Major depression (MDD) is a risk factor for suicidal ideation (SI). However, not everyone with MDD will consider suicide, while some people without MDD will. But people with MDD are at increased risk because of the negative affect they have as a result of MDD and, more specifically, the symptom of hopelessness, which is a known predictor of SI. There are a number of other factors that can influence the risk of SI in people with MDD. To explore these risks more deeply, Madhukar H. Trivedi of the Department of Psychiatry at the University of Texas Southwestern Medical Center in Dallas, Texas recently conducted a study analyzing data from over 4,000 individuals receiving outpatient care for MDD. The goal was to compare the level of symptoms present in the participants to SI and to examine what other factors influenced SI.
Trivedi looked at sociodemographic factors, gender, and comorbidity. In particular, the study focused on anxiety disorders, including generalized anxiety (GAD), agoraphobia, social anxiety, panic, and other psychological problems including posttraumatic stress and substance misuse. The results revealed that nearly 15% of the participants reported SI, but even more startling, nearly 35% reported that they felt that life was not worth living. With reference to the other factors, Trivedi discovered that unmarried and unemployed individuals were more likely to have SI than married, employed participants. “We found that men were more likely to have SI than women,” added Trivedi. Also, previous suicide attempts increased the chances of SI. But, said Trivedi, “We found no significant association between the number of MDEs [major depressive episodes] and the likelihood of having SI.”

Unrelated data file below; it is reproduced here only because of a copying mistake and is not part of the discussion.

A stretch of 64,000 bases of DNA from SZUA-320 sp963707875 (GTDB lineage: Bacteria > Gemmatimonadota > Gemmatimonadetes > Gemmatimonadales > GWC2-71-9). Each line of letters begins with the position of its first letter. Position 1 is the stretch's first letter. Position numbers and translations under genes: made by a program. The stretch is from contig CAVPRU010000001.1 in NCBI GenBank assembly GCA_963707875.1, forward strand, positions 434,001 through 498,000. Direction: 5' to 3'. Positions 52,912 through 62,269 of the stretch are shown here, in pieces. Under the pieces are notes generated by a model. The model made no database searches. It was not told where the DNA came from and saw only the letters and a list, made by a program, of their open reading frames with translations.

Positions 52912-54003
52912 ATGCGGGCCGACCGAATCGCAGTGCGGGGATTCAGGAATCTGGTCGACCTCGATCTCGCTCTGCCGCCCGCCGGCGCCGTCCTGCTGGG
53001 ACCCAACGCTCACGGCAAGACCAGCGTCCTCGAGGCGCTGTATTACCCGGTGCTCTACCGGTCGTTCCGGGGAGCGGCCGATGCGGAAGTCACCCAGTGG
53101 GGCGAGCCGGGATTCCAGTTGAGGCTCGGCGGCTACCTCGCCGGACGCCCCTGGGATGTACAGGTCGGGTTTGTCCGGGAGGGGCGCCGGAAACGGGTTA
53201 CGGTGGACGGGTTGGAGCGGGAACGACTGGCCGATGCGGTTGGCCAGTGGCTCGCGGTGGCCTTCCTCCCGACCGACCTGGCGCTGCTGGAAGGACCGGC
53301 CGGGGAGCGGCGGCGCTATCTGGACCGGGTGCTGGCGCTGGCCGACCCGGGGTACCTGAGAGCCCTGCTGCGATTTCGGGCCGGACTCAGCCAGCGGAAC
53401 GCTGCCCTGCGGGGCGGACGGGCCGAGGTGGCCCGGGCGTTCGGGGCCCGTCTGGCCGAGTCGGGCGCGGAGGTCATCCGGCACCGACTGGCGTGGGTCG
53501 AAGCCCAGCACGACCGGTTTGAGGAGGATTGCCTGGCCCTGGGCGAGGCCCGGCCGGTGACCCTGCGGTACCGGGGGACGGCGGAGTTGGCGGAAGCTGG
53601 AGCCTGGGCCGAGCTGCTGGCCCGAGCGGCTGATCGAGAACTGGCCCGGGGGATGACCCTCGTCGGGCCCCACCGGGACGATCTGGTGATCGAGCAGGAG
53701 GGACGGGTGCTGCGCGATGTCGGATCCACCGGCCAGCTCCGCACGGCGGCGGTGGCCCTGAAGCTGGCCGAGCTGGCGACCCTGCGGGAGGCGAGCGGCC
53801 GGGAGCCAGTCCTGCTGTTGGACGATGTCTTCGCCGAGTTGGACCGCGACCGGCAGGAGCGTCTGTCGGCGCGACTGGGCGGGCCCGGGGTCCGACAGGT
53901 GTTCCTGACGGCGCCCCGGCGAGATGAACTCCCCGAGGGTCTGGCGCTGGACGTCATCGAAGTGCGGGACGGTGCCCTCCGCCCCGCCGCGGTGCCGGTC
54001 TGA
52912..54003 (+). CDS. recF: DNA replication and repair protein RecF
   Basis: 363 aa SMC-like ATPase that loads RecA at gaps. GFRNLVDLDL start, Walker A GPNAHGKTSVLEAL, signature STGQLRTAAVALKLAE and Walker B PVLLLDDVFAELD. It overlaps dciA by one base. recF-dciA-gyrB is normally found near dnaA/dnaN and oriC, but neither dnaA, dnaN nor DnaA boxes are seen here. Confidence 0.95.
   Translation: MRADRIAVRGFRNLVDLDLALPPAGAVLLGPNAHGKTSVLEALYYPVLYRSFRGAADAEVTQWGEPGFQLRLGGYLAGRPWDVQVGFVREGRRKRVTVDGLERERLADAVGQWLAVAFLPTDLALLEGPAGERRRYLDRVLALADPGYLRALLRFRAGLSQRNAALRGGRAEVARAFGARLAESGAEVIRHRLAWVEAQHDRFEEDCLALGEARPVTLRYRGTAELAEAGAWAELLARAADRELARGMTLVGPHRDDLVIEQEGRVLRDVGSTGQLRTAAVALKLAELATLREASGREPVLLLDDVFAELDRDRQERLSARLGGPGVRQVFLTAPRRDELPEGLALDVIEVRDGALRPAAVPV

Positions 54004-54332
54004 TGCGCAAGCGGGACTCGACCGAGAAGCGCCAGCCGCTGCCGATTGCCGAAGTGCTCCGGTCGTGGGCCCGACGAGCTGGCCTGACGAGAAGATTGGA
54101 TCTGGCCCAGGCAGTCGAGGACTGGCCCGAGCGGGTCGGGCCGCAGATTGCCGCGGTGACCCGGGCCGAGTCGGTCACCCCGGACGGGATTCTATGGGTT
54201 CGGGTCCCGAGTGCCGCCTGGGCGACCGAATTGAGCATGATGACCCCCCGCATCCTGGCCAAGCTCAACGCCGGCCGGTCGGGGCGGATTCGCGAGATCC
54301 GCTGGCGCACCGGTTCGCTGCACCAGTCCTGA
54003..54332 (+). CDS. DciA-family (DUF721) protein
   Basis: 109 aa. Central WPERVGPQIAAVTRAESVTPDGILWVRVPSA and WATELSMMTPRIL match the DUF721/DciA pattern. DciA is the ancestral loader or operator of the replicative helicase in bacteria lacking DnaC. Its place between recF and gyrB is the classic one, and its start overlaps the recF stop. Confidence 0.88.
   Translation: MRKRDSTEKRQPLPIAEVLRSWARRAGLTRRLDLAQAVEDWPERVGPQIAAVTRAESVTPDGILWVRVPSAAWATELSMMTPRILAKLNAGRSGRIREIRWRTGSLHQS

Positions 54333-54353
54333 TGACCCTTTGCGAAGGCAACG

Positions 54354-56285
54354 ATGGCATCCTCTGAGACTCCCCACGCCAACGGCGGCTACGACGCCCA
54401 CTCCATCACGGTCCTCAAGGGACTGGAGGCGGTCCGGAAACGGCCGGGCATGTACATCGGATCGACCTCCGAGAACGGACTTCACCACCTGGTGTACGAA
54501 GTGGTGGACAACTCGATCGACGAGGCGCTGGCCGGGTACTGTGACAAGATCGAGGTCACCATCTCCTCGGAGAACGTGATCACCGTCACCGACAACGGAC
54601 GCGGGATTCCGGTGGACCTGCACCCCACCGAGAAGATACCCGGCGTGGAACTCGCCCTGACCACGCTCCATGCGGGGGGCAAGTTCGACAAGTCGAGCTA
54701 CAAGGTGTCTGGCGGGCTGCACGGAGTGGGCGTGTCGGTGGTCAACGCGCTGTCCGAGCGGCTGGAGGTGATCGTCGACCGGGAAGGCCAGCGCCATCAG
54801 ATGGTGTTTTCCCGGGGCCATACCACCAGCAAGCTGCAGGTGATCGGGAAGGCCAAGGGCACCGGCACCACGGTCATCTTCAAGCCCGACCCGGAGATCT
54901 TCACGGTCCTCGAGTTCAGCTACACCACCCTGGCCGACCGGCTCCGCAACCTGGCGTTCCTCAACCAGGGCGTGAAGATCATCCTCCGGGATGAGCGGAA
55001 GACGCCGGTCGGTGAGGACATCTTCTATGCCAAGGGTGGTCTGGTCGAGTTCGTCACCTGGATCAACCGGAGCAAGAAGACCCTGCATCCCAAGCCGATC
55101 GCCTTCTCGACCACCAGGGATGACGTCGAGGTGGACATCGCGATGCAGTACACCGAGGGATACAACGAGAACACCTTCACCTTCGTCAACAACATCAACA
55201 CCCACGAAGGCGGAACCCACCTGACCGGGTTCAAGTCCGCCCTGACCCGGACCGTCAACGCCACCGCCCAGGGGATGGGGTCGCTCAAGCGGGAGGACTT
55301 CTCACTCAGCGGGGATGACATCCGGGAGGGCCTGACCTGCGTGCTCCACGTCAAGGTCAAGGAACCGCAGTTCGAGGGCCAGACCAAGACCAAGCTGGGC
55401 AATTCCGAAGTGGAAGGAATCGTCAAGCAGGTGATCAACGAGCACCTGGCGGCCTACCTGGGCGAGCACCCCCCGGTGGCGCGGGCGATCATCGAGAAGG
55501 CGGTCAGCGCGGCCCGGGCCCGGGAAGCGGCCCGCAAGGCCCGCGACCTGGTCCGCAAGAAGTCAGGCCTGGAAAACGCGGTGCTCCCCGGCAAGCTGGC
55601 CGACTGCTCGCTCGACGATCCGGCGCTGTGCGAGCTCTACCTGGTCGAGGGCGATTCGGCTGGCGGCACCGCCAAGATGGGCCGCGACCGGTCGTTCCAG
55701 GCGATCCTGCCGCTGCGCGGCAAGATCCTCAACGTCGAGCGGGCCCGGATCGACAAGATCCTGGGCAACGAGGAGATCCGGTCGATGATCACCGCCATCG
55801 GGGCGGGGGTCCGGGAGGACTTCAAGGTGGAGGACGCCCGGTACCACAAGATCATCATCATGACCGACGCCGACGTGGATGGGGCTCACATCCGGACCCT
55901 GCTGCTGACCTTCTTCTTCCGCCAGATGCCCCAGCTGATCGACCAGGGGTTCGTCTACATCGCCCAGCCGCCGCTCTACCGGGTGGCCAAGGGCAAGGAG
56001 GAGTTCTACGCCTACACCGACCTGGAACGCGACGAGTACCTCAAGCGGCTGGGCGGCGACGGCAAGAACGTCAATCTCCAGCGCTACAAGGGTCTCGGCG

The biggest psychological risk factors for SI included fear, worry, rumination, anger, irritability, GAD, and agoraphobia. Although there were very weak associations between SI and some of the other psychological conditions in the study, GAD and agoraphobia each had a statistically significant impact on SI. Participants with MDD and GAD or MDD and agoraphobia were most likely to have SI and least likely to achieve remission. Overall, these results suggest that every effort should be made to help people with MDD and in particular, the additional risk factors mentioned here, to reduce symptom severity in order to decrease risk for SI.
Trivedi, Madhukar H., David W. Morris, Stephen R. Wisniewski, Andrew A. Nierenberg, Bradley N. Gaines, Benji T. Kurian, Dian Warden, Diane Stegman, Kathy Shores-Wilson, and John A. Rush. Clinical and sociodemographic characteristics associated with suicidal ideation in depressed outpatients. Canadian Journal of Psychiatry 58.2 (2013): 113-22. Print.
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